Tuesday, May 24, 2011

Colorado Rockies need lineup stability, not shakeup

The Colorado Rockies are back to business as usual.

After a 7-1 road trip to start the season, the Rockies have fallen back into their old habits, struggling to score runs away from Coors Field.

With the Rockies having a day off following their latest terrible road trip, which included a three-game sweep at the hands of the Milwaukee Brewers, the talk has been about the need for Jim Tracy to make drastic changes in the lineup.

Fans think that Dexter Fowler can't hit leadoff, so he should be moved down. Chris Iannetta should not hit eighth because his ability to take walks is not being fully utilized because he hits in front of the pitcher. There are plenty of other scenarios that people are throwing around as ways to shake up the lineup.

In reality, however, the Rockies don't need to shake up their lineup, they need to stabilize it.

The problem for the club right now is that Jim Tracy has too many tools at his disposal. It is too tempting to try and run Jose Lopez out there to see if he can give some home run pop on a certain day. It is too tempting to give Jason Giambi four at bats to prove that he can still be a big force in the lineup. It is also really hard to relegate a guy like Ryan Spilborghs to strictly bench duty.

If the Rockies want to win, however, they must declare a lineup. They must declare starters at each position, and give those players the vast majority of the starts at those positions.

If Ty Wigginton is the guy at third base, then make him the guy. Don't start him at third base for two straight days, then sit him in favor of Lopez, then insert him into left field to try and get Lopez jump-started.

Don't run Jonathan Herrera out to second base for four days, then let Alfredo Amezega start the fifth day, then slide Lopez over because Wigginton needs to stay in the lineup and will be at third.

If Seth Smith is hot, don't put him on the bench because the team is facing a lefty, and Spilborghs might have a good chance that day. Simply let Smith hit.

The problem that the Rockies have on offense is much the same that a Clint Hurdle-bullpen has. No one knows their role. Jim Tracy essentially has 11 starting players for eight spots. Instead of declaring eight guys as starters, and allowing the other three to work on their roles as late inning pinch-hitters, or defensive replacements, Tracy tries to shoe-horn them all into starting roles.

Doing that creates a lack of rhythm from the lineup. Instead of a few guys getting hot and propelling the lineup, no one is hot because no one has consistent playing time.

Tracy wants his players to stay sharp, but by giving everyone consistent starts, he doesn't allow anyone to get extremely hot.

That is not to say that everyone shouldn't get the occasional start. Everyone needs a day off every now and then. However, not everyone needs a day off every week.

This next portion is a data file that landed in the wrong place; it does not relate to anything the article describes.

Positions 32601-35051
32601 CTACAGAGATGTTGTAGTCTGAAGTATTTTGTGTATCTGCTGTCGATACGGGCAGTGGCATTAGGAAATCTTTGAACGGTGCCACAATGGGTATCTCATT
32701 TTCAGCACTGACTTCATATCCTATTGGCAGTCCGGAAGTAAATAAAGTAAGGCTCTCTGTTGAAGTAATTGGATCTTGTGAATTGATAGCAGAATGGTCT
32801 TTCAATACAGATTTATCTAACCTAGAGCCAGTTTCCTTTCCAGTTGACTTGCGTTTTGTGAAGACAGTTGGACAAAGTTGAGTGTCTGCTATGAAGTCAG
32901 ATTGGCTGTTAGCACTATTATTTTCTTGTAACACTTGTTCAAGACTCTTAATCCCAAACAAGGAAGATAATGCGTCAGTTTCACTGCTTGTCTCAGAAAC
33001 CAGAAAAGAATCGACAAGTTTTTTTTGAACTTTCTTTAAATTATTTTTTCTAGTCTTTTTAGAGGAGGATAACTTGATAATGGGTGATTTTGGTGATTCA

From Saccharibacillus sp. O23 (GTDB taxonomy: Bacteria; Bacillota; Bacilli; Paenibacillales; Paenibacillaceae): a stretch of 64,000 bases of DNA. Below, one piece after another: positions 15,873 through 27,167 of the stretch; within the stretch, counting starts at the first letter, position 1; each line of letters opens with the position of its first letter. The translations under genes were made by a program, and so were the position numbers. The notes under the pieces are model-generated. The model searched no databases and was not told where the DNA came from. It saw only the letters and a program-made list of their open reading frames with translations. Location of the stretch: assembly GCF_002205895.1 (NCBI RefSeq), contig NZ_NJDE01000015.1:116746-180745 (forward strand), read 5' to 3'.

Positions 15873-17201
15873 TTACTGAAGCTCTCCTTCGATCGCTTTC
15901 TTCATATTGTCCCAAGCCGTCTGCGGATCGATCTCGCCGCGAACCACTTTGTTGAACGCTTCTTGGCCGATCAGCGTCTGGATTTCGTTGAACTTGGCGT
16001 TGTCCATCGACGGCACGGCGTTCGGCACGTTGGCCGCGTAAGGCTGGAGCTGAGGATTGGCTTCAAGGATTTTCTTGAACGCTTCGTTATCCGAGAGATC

Players like Alfredo Amezaga should not get four starts a month. He should get somewhere in the range of 10-12 starts a season, if he is with the club the whole year. There is a reason he was a minor-league free agent who wasn't signed until February.

The Rockies have touted themselves as being the deepest team in baseball, but there bench has largely underperformed. Part of that might be that no one on the bench sees themselves as a bench player, they see themselves as a starter who didn't play that day. Making a pinch hitting appearance isn't something that they prepare for, because they are a starter in their mind. They haven't adjusted to what their role on the team is.

Sure, it is tough to face Major League pitching when it is a week or more between plate appearances, but that is why there are players who have made a living coming off of the bench. The Rockies don't need depth as far as talent goes, they need depth at every position, and that includes pinch-hitters. Right now they don't have any pinch-hitters. They need guys who see that as their role and prepare for it.

If the Rockies were to pick out their best eight starters and stick to it, with the exception of a few moving parts for days off and knicks and bruises that require a day off, then they may be able to develop a rhythm and finally start getting some hits on the road. Right now, they are simply trying to figure out what their role is, and no one knows.


  1. Spot on, David. It's about time Tracy gets away from his little match-up obsession that earned him the moniker, "Micromanager" in LA. Guys come in and think of hitting the 8-run homer because that, instead of moving the runner or scoring somebody from 3rd with a ground-out to the right side, will get them the starting job. It is tedious to watch Tracy make too many moves, always going by the book on match-ups instead of going for more stability, as you argue for. Well done on your post.

  2. I agree. You nailed it.